Not that I'm doubting you, but I'm 5'11 and 165, so upon seeing those numbers, my instinct would be to assume it's quite large. That's 45 pounds per inch on top of my frame, which is otherwise 2.32 pounds per inch.

That being said, I have a friend who's the same height as me, slightly heavier, and is much skinnier, but also not too muscular.

So I both agree and disagree with you. No one knows what 6'2 / 300 looks like on a random internet stranger. I tend not to make assumptions based on numbers, because I can show you two guys who are 5'11 / 165, but with drastically different frames.
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Old Feb 5, 19, 9:17 am
  #382  
 
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Originally Posted by jetaway96 View Post
If the armrest come down, you have no case. If the armrest could not go down, that is the problem.
I beg to differ. During my work life domestic travels were always in Y. I remember spending miserable hours when stuck with POS who did strain the width and could put the armrests down. ( most board early and just lift it like it is their right !
Let us consider scence......no matter if you can fir in at 350 lbs at 5-5 height, the body mass does not reduce ! It just OVER into the adjoining seat. I have experienced such pax who just stay nonchalant ...I have also asked them that I cannot travel like this and they need to lean forward or find other ways, but your shoulders or girth cannot overflow into my seat ( am 5, 8, 175 lbs).

Time to be straightforward or if you want to be PC, keep quiet and suffer !
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Old Feb 5, 19, 9:37 am
  #383  
 
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The armrest is such an odd test, it basically tests width at a point, when that particular point is not always the problem as it doesn't address the shoulders at all. People have gotten heavier, yes, but they've also gotten taller and larger boned, so pretty much every part of the seat is fair game to overflow. I'm on the shorter side (5' 4") and I frequently get some rather uncomfortable elbows to the upper arms or head from pretty normal sized people.

The other factor, there's no way to enforce anything beforehand. Buying an extra seat, or getting someone who needs it an extra seat is something that's really difficult to do last minute at the gate or after boarding. Airlines really should be more up-front about their policies, kind of like they are with luggage policies.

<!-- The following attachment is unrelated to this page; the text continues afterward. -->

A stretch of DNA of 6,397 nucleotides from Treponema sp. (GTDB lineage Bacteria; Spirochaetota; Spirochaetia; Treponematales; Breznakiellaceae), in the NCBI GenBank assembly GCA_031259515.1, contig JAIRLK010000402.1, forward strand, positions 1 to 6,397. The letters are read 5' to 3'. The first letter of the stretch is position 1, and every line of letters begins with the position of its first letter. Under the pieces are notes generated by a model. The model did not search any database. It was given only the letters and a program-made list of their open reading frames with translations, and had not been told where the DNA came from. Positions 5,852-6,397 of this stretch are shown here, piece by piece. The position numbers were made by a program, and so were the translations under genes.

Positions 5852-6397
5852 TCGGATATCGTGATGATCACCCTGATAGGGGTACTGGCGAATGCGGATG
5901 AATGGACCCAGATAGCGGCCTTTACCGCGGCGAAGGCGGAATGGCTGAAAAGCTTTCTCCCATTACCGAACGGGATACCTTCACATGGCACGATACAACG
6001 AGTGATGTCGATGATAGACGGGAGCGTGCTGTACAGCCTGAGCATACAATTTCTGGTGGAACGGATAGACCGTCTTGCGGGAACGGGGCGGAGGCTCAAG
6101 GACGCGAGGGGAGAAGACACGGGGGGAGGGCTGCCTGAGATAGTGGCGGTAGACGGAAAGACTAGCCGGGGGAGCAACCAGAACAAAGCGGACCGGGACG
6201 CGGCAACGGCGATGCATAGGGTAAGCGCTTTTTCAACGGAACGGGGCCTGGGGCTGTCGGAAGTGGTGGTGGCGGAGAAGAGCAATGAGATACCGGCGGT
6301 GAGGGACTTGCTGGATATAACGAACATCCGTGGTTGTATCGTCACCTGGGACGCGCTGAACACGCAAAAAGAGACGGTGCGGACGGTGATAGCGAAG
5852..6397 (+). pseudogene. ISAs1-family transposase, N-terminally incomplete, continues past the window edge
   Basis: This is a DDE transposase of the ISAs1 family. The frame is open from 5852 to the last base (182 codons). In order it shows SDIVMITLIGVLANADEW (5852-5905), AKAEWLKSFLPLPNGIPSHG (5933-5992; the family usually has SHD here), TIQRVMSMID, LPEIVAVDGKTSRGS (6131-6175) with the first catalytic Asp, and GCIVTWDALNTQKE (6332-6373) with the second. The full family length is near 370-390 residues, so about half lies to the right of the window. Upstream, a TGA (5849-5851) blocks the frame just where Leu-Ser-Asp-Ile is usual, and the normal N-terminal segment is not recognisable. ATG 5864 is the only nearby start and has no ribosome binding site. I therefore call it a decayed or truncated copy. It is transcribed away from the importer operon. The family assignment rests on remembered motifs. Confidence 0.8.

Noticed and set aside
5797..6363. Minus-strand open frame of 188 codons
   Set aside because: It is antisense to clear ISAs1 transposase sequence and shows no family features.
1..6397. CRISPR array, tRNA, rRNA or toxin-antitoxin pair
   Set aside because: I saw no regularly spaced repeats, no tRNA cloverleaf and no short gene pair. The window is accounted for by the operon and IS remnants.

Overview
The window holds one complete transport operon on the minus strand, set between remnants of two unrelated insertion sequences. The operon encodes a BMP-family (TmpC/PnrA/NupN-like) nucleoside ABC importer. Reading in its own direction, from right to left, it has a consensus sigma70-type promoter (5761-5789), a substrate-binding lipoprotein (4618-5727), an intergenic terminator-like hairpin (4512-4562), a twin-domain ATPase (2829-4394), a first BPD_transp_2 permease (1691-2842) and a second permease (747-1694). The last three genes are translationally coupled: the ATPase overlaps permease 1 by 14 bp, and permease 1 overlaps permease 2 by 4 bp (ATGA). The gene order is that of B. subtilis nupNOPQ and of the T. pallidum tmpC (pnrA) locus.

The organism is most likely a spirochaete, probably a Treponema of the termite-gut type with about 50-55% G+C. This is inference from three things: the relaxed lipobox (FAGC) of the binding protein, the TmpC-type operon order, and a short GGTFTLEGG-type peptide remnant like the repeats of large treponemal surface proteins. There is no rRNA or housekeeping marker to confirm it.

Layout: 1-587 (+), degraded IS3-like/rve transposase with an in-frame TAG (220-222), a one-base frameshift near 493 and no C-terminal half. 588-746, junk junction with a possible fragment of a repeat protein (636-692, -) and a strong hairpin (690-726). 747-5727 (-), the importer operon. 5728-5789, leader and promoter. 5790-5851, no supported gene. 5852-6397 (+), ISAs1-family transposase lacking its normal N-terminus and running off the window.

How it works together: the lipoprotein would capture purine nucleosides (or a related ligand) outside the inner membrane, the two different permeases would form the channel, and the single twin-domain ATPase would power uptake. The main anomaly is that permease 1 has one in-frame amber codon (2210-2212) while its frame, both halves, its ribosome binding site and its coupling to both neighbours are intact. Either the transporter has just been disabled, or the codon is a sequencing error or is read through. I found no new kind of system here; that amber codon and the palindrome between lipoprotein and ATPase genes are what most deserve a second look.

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Old Feb 5, 19, 10:26 am
  #384  
 
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Originally Posted by zymm View Post
The armrest is such an odd test, it basically tests width at a point, when that particular point is not always the problem as it doesn't address the shoulders at all. People have gotten heavier, yes, but they've also gotten taller and larger boned, so pretty much every part of the seat is fair game to overflow.
Exactly. if a person is wide through the waist and/or hips, the armrest test works. But if they are wide through the thighs, butt, or shoulders, they may be able to get the armrest down with no problems, but still be significantly encroaching on their seatmate's space.

The other factor, there's no way to enforce anything beforehand. Buying an extra seat, or getting someone who needs it an extra seat is something that's really difficult to do last minute at the gate or after boarding. Airlines really should be more up-front about their policies, kind of like they are with luggage policies.
I absolutely agree with this! And the fact that everything from ticket purchase to receiving your boarding pass can now be done online just adds to the problem; the first time the person is seen by an actual airline agent may well be at the gate. With so many planes flying nearly 100% full, that doesn't leave either the airline or the large passenger much in the way of options (particularly if the passenger is flying a complicated multi-segment itinerary).

It's easy for those of us who post here to forget just how rarely the average person actually flies. Someone who's on the large side but who fits in seating in other public venues such as movie theaters may honestly not realize just how tight the seating is in Economy these days, and that they should play it safe and book a second ticket. And the airlines don't display either the seat width or how to go about booking a second ticket prominently on their websites; you have to go digging for that information. Even Southwest, with their very customer-friendly COS policy, has that information hidden pretty well. The airlines need to be much more proactive about informing their passengers that they DO need to book a second seat if they are large, and make it easy to do.